Like most filmmakers, Steven Spielberg has a few regular collaborators that he trusts enough to hire again and again. The work of cinematographer Janusz Kamiński, composer John Williams, and editor Michael Kahn can be seen across Spielberg’s entire filmography. There are also a few recurring actors who have appeared in a handful of Spielberg films, like Harrison Ford, Richard Dreyfuss, Tom Cruise, and of course, the great Tom Hanks.
Spielberg first worked with the latter on the World War II epic Saving Private Ryan, for which Hanks received an Oscar nod for Best Actor, and subsequently reunited with him for four more movies: Catch Me If You Can, The Terminal, Bridge of Spies, and The Post. These collaborations have given Hanks some of his most memorable roles, like Captain Miller and James B. Donovan, and some of his most forgettable, like Viktor Navorski.
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5 Viktor Navorski (The Terminal)
The Terminal is one of Spielberg’s most feel-good movies, but it’s also one of his least beloved works. It wasn’t necessarily panned by critics upon release, but it wasn’t particularly well-received, either, and it hasn’t been venerated as a cult classic in the years since. The movie has a novel premise that allows for a nice balance of comedy and drama. Due to political strife in his native country, an Eastern European man is stranded in a terminal of New York’s John F. Kennedy Airport. But after that premise is set up, it settles into stale romcom clichés.
Viktor Navorski can’t go home and he’s denied entry into the United States, so he’s stuck in the airport, sleeping on the seats in the waiting area and brushing his teeth in the sink of the men’s room. Navorski is one of Hanks’ most likable characters – and that’s saying a lot, because he’s one of Hollywood’s most likable actors and rarely plays a villainous character – but his sweet, schmaltzy schtick gets old after a while.
4 Ben Bradlee (The Post)
Shot while the extensive visual effects were being applied to Ready Player One, The Post is essentially Spielberg’s answer to All the President’s Men. The Post tells the true story of the Washington Post journalists who published the Pentagon Papers, a collection of classified documents outlining the U.S. government’s controversial involvement in the Vietnam War. The movie is a love letter to the free press that arrived at a time when their integrity was being questioned and they desperately needed one.
In the role of Ben Bradlee, Hanks is well-matched with Meryl Streep as his partner in political exposure, Katharine Graham. Hanks is his usual everyman self, but while Spielberg’s other collaborations with the actor are character-driven, the historical events and timely themes overshadow the individual characters in The Post.
3 FBI Agent Carl Hanratty (Catch Me If You Can)
Based on heavily conflicted true events, Catch Me If You Can is one of Spielberg’s funniest movies. The story might not be entirely accurate (it is based on the accounts of a man who made a career out of lying, after all), but it’s still a wildly entertaining cat-and-mouse caper about the search for notorious con man Frank Abagnale, Jr. Abagnale is much more likable than Leonardo DiCaprio’s other duplicitous role, Jordan Belfort from The Wolf of Wall Street. Belfort conned honest, working-class people out of their money, but Abagnale conned banks and airlines.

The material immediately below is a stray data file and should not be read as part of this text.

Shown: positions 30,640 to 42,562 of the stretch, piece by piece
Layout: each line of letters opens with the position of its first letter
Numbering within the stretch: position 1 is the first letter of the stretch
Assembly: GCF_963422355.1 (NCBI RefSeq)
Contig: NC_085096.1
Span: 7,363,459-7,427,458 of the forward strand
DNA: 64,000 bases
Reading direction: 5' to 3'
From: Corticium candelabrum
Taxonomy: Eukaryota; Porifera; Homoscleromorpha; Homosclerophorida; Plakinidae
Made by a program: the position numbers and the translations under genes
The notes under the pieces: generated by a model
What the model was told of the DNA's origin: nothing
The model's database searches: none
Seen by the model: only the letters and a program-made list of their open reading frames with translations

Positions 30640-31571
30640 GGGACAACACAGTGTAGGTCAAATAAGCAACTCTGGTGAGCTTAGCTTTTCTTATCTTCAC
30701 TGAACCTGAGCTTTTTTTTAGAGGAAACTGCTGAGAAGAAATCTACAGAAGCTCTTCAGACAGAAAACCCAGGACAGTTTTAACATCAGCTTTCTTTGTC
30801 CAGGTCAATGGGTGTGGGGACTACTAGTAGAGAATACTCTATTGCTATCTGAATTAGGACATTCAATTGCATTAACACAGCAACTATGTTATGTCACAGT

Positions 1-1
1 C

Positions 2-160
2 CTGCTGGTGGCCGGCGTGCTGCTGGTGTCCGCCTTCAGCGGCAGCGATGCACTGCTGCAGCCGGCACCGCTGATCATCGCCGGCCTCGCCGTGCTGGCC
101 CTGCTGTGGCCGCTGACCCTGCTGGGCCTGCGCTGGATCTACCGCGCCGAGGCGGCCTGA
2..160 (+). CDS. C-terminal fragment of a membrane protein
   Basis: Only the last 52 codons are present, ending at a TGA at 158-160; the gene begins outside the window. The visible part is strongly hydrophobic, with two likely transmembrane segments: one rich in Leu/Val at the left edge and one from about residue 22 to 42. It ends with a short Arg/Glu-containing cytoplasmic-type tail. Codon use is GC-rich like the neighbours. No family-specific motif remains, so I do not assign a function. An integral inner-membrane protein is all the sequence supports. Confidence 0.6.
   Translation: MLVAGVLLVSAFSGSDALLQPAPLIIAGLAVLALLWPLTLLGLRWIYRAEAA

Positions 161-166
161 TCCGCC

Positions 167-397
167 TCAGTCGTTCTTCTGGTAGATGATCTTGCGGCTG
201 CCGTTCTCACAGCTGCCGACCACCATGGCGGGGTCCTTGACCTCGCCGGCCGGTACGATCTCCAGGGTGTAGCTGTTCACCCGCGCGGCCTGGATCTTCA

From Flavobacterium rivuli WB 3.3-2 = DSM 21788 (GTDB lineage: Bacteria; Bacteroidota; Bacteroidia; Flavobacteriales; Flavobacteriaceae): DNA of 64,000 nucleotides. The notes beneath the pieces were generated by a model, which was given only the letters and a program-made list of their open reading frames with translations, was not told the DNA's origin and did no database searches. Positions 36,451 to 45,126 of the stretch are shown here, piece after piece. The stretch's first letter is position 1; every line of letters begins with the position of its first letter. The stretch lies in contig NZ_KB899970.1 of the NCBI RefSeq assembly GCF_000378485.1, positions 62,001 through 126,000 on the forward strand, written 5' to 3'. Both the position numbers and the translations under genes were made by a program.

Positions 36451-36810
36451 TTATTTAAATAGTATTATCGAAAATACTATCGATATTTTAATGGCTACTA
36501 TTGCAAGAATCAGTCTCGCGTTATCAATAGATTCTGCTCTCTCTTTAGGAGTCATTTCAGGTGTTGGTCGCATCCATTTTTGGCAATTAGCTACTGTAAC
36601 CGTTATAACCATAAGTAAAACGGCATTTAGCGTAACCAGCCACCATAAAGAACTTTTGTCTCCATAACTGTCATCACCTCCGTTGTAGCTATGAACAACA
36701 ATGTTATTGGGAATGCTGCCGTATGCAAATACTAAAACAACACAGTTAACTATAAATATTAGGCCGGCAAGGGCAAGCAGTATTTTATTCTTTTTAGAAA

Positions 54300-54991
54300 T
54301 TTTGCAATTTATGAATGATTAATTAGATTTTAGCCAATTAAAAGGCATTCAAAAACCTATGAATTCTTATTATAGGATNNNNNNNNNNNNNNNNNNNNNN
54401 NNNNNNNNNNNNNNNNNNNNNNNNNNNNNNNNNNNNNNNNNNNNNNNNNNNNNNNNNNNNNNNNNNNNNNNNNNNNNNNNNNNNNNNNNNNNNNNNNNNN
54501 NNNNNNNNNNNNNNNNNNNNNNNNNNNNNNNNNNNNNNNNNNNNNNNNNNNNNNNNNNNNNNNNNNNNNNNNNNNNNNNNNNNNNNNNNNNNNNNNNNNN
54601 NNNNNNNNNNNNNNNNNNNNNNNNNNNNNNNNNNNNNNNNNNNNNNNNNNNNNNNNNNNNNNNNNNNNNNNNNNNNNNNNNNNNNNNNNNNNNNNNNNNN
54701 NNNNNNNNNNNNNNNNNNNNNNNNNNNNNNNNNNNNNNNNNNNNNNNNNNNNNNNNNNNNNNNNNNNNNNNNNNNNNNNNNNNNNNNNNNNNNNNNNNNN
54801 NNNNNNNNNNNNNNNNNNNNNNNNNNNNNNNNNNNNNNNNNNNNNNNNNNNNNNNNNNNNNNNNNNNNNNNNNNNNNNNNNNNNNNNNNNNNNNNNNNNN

Hanks provides a hilarious counterpoint as the stuffed-shirt FBI agent on his tail. Agent Carl Hanratty constantly has egg on his face as the con man stays one step ahead of him. The longer Abagnale remains at large, the more comically exasperated Hanratty becomes.
2 Captain Miller (Saving Private Ryan)
Hanks’ first collaboration with Spielberg was the World War II masterpiece Saving Private Ryan. It’s easy to see why they kept reuniting, because it ended up becoming one of the biggest hits of both of their careers. Hanks’ lead protagonist, Captain Miller, provided the perfect counterpoint to the glorified war heroes played by John Wayne.
Miller isn’t a fearless warrior; he’s just a mild-mannered schoolteacher who was drafted and sent off to fight overseas. When he’s introduced on his way to the beaches of Normandy, he’s trembling with terror. At the end of the movie, Miller gets the most heartbreaking death scene in Hanks’ filmography. He’s poetically killed by a Nazi whose life he spared earlier in the film. With his dying breath, Miller tells Ryan to earn the sacrifice his fellow soldiers have made to save him.
1 James B. Donovan (Bridge Of Spies)
Hanks starred in Spielberg’s Cold War thriller Bridge of Spies as James B. Donovan, the American lawyer assigned to defend captured Soviet spy Rudolf Abel in court. Donovan’s bosses expect him to phone it in, but he stays true to the law and gives Abel the best legal defense he can. He’s ostracized for taking on the client – his family is harassed and his home is attacked – but he still remains committed to getting Abel home to his wife.
Throughout the movie, the lawyer develops an unlikely friendship with the spy. Donovan and Abel share a heartfelt farewell in the prisoner exchange sequence, before Donovan returns to the U.S. a changed man. This movie is a testament to the tenet that everybody has the right to a fair trial.
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About The Author
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Ben Sherlock is a writer, comedian, independent filmmaker, and Burt Reynolds enthusiast. He writes lists for Screen Rant and features and reviews for Game Rant. He’s currently in pre-production on his first feature (and has been for a while, because filmmaking is expensive). You can catch him performing standup at odd pubs around the UK that will give him stage time. Previously, he wrote for Taste of Cinema, Comic Book Resources, and BabbleTop.
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